Why you should care
Because Washington must decide whether it’s going to step up.
The author was acting director and deputy director of the CIA from 2000-2004 and now teaches at the Johns Hopkins School of Advanced International Studies (SAIS). Follow him on Twitter at @jmclaughlinSAIS.
Was the Trump administration’s attack on Syria a one-off event, or does it signal the start of a broader foreign policy strategy? We don’t yet know — and nor may the administration — but a time-tested formula for assessing the situation requires addressing questions about America’s interests in Syria, the desired outcome and what we would have to achieve to get us there.
U.S. Interests: In the Eye of the Beholder?
I’ve heard at least three schools of thought on just how much America has at stake in Syria. Those in the first camp say we shouldn’t do much at all, other than maybe provide humanitarian relief. These are mostly “anti-globalists” in the Trump coalition who argue that Syria is a faraway place in a hopelessly tangled region that needs to sort out its own problems. America first!
A second view is that our main interest lies in crushing ISIS, which poses a demonstrable threat to us and our allies. This seems to be the prevailing view in public statements from the White House, although U.N. Ambassador Nikki Haley spoke also of eliminating the Bashar Assad dictatorship.
A third, more expansive view is that Syria is a big deal, that all of the Middle East’s problems converge there — Sunni versus Shia, terrorists versus regimes, Iran versus Saudi Arabia, great power versus great power — and spill over into other parts of the world, like we saw with the refugee crisis in Europe. Proponents of this view also argue that America’s global leadership role is on the line, and that Russia and Iran have seized the mantle in this region.
Options one and two are pretty straightforward, but the third means going big and long. Let’s assume the administration eventually settles on that — a course that involves striving for the preservation of Syria as a state, the elimination of Assad and the transition to a more representative government. Secretary of State Rex Tillerson hinted at this when he spoke about first destroying ISIS, then turning to the challenge of replacing Assad in a transition to a new system.
Getting there, however, won’t be easy. The U.S. would have to find a way to match or offset the influence Russia and Iran have already gained on the ground. Moscow has about 4,000 troops in Syria and dozens of military aircraft; Tehran has 7,000 of its own fighters there and leads a coalition of an additional 20,000, including several thousand from Lebanese Hezbollah.
The U.S. would have to get back in the diplomatic game, too, which is where the Syrian war will ultimately be settled. Power since 1970 has been wielded brutally by Assad’s minority Alawite clan, and foreign fighters will keep showing up until Syria’s Sunnis — 70 percent of the population — gain a voice in governance. But Russia, in league with Iran and Turkey, has been managing ceasefire talks without the U.S., stepping into the power broker role normally played by Washington.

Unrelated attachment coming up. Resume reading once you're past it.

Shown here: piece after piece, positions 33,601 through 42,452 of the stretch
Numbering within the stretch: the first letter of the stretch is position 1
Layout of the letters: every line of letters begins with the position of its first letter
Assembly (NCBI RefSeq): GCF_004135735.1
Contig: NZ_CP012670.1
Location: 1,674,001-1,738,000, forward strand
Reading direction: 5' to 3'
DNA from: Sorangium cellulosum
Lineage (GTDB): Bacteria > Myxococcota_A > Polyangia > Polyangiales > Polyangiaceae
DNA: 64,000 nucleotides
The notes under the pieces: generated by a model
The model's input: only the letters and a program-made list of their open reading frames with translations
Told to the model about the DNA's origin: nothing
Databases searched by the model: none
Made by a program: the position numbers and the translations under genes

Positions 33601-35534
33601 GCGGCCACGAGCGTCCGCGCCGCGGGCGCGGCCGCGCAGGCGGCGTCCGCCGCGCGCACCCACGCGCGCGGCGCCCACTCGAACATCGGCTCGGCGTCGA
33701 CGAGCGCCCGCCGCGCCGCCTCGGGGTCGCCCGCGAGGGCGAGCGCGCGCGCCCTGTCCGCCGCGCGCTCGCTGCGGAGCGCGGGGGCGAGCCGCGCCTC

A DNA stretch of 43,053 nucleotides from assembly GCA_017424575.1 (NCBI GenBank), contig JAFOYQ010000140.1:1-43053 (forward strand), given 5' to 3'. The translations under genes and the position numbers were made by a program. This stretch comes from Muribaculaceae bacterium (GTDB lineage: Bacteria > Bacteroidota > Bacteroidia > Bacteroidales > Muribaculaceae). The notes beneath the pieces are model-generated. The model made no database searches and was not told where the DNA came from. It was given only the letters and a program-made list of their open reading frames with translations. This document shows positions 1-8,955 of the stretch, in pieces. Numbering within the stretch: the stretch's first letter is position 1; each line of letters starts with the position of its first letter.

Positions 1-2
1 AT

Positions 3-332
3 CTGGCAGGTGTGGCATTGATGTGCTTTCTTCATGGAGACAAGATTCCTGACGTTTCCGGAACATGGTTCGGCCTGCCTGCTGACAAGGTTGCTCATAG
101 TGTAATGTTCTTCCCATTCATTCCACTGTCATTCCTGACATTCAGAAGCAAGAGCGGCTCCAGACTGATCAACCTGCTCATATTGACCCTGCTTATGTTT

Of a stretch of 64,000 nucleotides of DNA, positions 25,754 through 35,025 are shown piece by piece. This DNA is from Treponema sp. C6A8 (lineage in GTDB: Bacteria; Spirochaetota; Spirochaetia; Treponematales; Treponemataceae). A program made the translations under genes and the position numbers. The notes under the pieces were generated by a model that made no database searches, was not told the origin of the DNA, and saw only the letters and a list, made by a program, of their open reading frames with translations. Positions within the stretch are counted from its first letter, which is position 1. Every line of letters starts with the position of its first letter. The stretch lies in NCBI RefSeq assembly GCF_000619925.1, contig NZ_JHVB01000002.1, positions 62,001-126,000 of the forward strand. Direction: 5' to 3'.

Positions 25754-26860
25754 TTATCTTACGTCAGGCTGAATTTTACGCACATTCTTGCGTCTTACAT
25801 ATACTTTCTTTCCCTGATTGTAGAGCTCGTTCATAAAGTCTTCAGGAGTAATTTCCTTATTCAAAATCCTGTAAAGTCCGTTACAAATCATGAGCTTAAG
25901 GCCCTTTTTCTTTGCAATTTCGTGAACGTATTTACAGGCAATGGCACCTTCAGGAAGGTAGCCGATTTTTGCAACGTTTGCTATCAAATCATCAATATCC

To turn the tide, Washington also would have to pull together the non-jihadi opposition in Syria, which is divided and at its weakest point since 2012. These fighters are struggling to survive in the face of growing extremist sentiment and strength — and attacks by Assad and Russia. And finally, al-Qaida and its various offshoots are growing in strength, even as the U.S. and Kurdish fighters close in on ISIS around Raqqa, the so-called caliphate’s capital. Al-Qaida’s local branch, rebranded as Hayat Tahrir al-Sham, has been bringing more fighters under its umbrella, so defeating ISIS will not be enough.
To tackle these challenges, the U.S. would have to sign up to a long-term strategy, one that could take years and must include key elements of both hard and soft power.
For soft power, the U.S. would need deep reengagement with the U.N. process of negotiations among the parties, displacing Russia as the diplomatic driver or else finding a productive way to partner with Moscow — a step that could appeal to Trump’s desire for a Russia-U.S. modus vivendi but would run counter to his suspicion of multilateralism. The U.S. would also need to pull together and reinvigorate the non-jihadi opposition — and broker a truce between Turkey and the Kurdish fighters that Ankara associates with terrorists.
Resuscitating the non-jihadist opposition additionally would require some challenging hard-power investments. The time may finally have come for two long-debated ideas: a safe zone, the absence of which has always made it hard to gather, train, equip and direct a moderate opposition. And a no-fly zone that would offer a degree of protection to moderate fighters opposing Assad’s forces or terrorist groups.
Such zones would be risky and hard to establish and protect. But this may be the best reason to go for them — because such boldness would establish leadership to a region that remains deeply skeptical of U.S. commitments and intentions.
Finally, the U.S. troop commitment would have to increase and probably involve more forward engagement. This may already be underway, with reports that the Defense Department has plans to add another 1,000 U.S. troops to the nearly 1,000 — a mix of Special Operations, Special Forces and Marines — already reportedly on the ground in Syria.
The bottom line? The Syria problem can be solved, but we would have to really want it badly, because a lot of time has been lost, the problems have metastasized and the way forward is steeply uphill.